Ja 216 Macchajātaka
The Story about the (Lamenting) Fish

In the present one monk is wavering because of having thoughts of his former wife. The Buddha tells a story of a fish who was caught, but whose lament over what his wife might think of him saved him from being roasted.

⏑−⏑−¦⏑⏑⏑−¦¦⏑−−−¦⏑−⏑− Siloka navipulā
1. Na māyam-aggi tapati, na sūlo sādhutacchito,
It is not this fire that burns me, nor the spit that is well fashioned,

−⏑−−¦⏑−−−¦¦−−−⏑¦⏑−⏑− Siloka pathyā
Yañ-ca maṁ maññate macchī: ‘Aññaṁ so ratiyā gato.’
But my lady The word really means a female fish, but this is hard to get across fluently in the verse. thinking of me: ‘He went for joy to another.’ This line also occurs at Ja 34.

−−⏑⏑¦⏑−−−¦¦−−−⏑¦⏑−⏑− Siloka pathyā
2. So maṁ dahati rāgaggi, cittaṁ cūpatapeti maṁ.
The fire of lust it is that burns me, and my heart it does torment.

−⏑−−⏑¦−⏑−−¦¦⏑−−−¦⏑−⏑− Siloka ravipulā
Jālino muñcathāyirā maṁ, na kāme haññate kvacī ti.
Fisherman, master, free me, there is no pleasure in being killed.

Tattha, {2.178} na māyam-aggi tapatī ti,
In this connection, it is not this fire that burns me,

na maṁ ayaṁ aggi tapati, na tāpaṁ janeti, na socayatī ti attho.
it is not this fire that burns me, nor causes burning, nor grieves me, this is the meaning.

Na sūlo ti ayaṁ sūlo pi sādhutacchito maṁ na tapati,
Nor the spit means this spit that is well fashioned does not harm Tapati has the meanings of both harm and burn. me,

na me sokaṁ uppādeti.
nor does it cause grief to arise in me.

Yañ-ca maṁ maññate ti,
But my lady thinking of me,

yaṁ pana maṁ macchī evaṁ maññati:
but my lady thinking of me:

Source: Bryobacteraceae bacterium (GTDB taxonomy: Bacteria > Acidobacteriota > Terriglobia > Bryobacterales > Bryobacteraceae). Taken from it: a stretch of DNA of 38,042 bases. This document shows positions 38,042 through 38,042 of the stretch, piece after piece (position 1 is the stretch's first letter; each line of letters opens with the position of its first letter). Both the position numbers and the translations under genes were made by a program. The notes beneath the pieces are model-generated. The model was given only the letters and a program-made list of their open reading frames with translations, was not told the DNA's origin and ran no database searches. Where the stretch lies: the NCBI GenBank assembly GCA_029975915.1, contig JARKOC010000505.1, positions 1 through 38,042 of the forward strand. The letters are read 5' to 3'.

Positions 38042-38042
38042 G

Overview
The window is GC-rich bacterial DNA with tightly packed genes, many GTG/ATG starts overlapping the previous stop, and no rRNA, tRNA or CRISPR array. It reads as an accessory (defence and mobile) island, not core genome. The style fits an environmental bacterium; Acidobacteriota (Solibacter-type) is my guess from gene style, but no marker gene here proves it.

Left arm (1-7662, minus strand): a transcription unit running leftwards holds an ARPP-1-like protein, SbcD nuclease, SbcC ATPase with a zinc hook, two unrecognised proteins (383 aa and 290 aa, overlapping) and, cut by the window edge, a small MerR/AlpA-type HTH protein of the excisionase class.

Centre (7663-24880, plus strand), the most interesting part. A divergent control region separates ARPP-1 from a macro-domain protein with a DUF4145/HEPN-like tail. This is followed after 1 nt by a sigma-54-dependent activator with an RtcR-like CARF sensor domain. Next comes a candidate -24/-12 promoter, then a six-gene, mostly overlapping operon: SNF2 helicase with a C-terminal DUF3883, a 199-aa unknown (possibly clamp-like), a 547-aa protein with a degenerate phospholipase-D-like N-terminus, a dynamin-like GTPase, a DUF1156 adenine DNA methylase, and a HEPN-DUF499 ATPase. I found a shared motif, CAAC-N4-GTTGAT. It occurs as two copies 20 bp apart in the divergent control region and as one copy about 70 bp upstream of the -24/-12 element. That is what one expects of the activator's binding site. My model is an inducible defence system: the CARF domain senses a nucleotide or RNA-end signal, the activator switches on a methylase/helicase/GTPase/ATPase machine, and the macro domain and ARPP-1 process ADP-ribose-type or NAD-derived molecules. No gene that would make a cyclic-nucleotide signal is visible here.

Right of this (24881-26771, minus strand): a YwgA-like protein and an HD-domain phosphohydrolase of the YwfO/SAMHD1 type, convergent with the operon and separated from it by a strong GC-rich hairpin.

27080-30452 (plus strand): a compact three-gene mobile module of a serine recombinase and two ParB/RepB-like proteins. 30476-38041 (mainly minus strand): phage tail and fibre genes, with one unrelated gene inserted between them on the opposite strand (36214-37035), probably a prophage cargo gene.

“Aññaṁ macchiṁ so pañcakāmaguṇaratiyā gato” ti,
“He has gone to another lady to find joy in the five strands of sensual pleasure,”

tad-eva {2.179} maṁ tapati, socayati.
that very thing burns me, grieves me.

So maṁ dahatī ti,
(The fire of lust) it is that burns me,

yo panesa rāgaggi, so maṁ dahati jhāpeti.
but he who has this fire of lust, that is what burns me, sets me on fire.

Cittaṁ cūpatapeti man-ti
My heart it does torment,

rāgasampayuttakaṁ mama cittam-eva ca
my heart is joined together with lust

maṁ upatāpeti kilameti viheṭheti.
and that torments, wearies, vexes me.

Jālino ti kevaṭṭe ālapati.
Fisherman, Jālino means one having a net, and indicates in this context a fisherman, the more usual word is kevaṭṭa. he calls on the fisherman.

Te hi jālassa atthitāya jālino ti vuccanti.
Because he has a net, fisherman is said.

Muñcathāyirā man-ti muñcatha maṁ sāmino, ti yācati.
Master, free me, free me lord, he begs. The compound is muñcatha + ayira, which is itself a variant form of the more familiar ariya.

Na kāme haññate kvacī ti,
There is no pleasure in being killed,

kāme patiṭṭhito, kāmena nīyamāno, satto na kvaci haññati.
being established in pleasure, led by pleasure, a being is not killed anywhere.

Na hi taṁ tumhādisā hanituṁ anucchavikā ti paridevati.
He laments: it is not suitable to kill any of your kind.

Atha vā kāme ti hetuvacane bhummaṁ,
Or, kāme is a causal word, in the locative case,

kāmahetu macchiṁ anubandhamāno nāma
by following after the lady because of pleasure

na kvaci tumhādisehi haññatī ti paridevati.
he laments: nowhere is he killed by you and your kind.